Posted February 19, 2018
When we first met with Dr. Rudy Tanzi to discuss Cure Alzheimer’s Fund, we asked him two things:
Can you recruit a group of first-class Alzheimer’s researchers to guide us in our investment in basic research into the causes of the disease?
What is the most important first step we can take to truly make a difference?
Dr. Tanzi answered the first question by assembling the group of researchers known as the Cure Alzheimer’s Fund Research Consortium. They answered the second question thusly: find all the genes that contribute to risk for Alzheimer’s disease.
Dr. Tanzi estimated that task would take about three years and about $3 million. He was right.
We are thrilled to announce our first milestone achievement — Dr. Tanzi and his colleagues at Massachusetts General Hospital in Boston have identified about 70 genes containing variants that either confer risk for, or protect against, Alzheimer’s disease (AD). It has been almost three years to the day, and we have invested approximately $3 million to reach this point.
This is breakthrough research at its best.
It leads the Alzheimer’s research community to new opportunities to develop a cure. You may see a number of news items about Alzheimer’s research emanating from the International Conference on Alzheimer’s Disease in Chicago, but none will be more important than this achievement. Why?
All drugs developed to date to attack Alzheimer’s have been based on information provided by the first four genes identified more than 20 years ago. These four genes account for only about 30 percent of the genetic activity of the disease.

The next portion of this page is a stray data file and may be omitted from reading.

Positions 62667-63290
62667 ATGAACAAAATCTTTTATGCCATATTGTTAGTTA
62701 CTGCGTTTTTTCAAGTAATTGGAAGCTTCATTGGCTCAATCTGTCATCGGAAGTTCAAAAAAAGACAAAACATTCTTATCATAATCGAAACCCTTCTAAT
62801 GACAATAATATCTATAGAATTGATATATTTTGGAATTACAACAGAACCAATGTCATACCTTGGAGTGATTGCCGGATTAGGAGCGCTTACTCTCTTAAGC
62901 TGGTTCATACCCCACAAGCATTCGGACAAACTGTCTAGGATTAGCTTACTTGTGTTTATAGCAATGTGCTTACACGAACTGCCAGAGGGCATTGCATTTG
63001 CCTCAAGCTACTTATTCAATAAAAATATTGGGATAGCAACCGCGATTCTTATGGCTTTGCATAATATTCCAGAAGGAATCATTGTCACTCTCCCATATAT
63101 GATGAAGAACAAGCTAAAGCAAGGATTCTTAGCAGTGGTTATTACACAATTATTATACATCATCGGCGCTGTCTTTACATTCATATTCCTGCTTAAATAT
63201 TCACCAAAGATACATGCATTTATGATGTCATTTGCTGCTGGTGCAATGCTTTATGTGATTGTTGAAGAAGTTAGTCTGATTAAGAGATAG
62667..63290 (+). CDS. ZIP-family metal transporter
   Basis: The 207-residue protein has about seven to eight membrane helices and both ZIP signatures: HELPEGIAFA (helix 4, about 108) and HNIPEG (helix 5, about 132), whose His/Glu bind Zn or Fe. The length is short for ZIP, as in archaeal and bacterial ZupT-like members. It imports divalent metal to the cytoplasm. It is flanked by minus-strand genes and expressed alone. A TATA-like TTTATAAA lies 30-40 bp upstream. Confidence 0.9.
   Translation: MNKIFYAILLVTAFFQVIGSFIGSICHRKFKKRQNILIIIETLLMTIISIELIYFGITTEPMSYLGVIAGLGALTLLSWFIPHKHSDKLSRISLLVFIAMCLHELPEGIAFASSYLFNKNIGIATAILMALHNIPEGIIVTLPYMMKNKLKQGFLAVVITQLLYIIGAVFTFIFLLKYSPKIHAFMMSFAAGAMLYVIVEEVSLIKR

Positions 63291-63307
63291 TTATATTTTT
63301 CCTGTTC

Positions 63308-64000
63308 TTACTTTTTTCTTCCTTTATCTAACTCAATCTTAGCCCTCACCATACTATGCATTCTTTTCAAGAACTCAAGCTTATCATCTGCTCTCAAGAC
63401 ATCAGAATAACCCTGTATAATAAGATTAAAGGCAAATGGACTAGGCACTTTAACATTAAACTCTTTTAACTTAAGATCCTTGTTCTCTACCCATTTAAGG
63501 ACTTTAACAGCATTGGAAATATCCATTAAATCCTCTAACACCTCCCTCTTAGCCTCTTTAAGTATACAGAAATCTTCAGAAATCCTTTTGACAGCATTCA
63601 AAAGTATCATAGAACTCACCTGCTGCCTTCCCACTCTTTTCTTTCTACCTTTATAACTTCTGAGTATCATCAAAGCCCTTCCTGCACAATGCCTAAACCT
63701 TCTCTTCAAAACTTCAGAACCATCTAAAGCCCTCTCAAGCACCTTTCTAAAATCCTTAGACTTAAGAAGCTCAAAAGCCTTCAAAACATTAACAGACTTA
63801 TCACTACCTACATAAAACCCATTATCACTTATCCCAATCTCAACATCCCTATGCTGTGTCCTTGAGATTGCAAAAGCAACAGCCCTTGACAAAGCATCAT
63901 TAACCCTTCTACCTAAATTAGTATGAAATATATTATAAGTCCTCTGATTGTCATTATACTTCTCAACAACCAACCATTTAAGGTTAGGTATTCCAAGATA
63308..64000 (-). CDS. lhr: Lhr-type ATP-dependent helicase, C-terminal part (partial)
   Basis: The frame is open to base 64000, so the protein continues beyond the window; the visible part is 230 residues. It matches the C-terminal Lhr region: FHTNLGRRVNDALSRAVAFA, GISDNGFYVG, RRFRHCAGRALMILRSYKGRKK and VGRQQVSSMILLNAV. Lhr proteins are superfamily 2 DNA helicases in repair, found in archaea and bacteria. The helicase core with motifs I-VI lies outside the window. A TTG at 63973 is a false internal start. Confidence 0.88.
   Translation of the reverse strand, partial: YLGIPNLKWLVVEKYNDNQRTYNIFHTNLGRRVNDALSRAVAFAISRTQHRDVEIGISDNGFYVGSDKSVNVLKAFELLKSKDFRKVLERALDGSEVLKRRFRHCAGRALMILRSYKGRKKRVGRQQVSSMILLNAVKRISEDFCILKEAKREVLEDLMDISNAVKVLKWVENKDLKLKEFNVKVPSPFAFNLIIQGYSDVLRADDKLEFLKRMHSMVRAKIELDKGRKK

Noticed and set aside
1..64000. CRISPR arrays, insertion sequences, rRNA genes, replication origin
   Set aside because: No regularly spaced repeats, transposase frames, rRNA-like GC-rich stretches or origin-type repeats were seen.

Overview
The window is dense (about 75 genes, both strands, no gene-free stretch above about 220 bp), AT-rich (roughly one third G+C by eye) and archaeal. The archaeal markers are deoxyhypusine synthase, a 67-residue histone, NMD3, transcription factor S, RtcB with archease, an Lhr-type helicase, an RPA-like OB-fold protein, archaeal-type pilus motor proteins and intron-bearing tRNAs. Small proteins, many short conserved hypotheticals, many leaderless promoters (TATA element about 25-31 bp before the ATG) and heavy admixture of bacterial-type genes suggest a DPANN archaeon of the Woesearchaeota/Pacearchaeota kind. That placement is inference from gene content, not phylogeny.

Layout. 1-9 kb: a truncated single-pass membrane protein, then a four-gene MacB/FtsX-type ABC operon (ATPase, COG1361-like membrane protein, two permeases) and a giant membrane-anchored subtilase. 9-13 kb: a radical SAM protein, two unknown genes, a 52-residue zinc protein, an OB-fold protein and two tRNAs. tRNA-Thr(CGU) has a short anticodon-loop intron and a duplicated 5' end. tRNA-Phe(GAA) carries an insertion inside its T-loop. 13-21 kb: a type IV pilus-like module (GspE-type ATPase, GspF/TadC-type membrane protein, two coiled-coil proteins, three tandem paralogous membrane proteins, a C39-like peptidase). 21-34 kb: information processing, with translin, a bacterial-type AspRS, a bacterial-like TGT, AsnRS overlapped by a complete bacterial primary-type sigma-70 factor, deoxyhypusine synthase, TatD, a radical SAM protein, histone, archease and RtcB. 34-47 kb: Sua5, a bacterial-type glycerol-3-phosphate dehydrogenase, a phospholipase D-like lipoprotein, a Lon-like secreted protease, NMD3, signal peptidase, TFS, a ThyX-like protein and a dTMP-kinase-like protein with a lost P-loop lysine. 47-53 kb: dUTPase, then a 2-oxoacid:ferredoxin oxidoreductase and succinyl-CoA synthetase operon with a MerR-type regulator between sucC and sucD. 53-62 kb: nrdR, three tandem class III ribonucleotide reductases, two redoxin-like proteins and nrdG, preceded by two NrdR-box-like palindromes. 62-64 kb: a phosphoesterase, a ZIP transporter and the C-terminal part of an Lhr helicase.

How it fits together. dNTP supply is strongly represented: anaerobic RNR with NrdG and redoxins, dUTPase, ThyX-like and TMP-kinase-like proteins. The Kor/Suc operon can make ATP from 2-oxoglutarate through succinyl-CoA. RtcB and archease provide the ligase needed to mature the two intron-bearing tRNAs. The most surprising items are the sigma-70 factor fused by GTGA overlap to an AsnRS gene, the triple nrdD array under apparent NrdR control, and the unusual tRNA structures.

By completing the “genetic map,” we now can account for almost 100 percent of the genetic basis for AD.
With the 70 new target genes and their pathways identified, we can accelerate development of effective drug therapies significantly simply by being able to take many more—and better aimed—“shots on goal.”
The results have been submitted in two papers to two top-ranked peer-reviewed journals. We are pleased to provide you with this pre-publication summary.
What’s our next task? Without pausing, we need to provide the resources to follow up on these newly identified genes to find out how they affect risk and which ones are most amenable to the most immediate pharmacological intervention. We can help start this process with funds we have reserved for this moment, but we cannot completely fund the next round of investigations without significantly more money and collaboration with other sources of funding, both public and private.
Please take a moment to read the summary. And accept our thanks for your help in making the achievement of this breakthrough research possible.
Jeff and Jacqui Morby
Henry and Allison McCance
Phyllis and Jerry Rappaport
Josh and Anita Bekenstein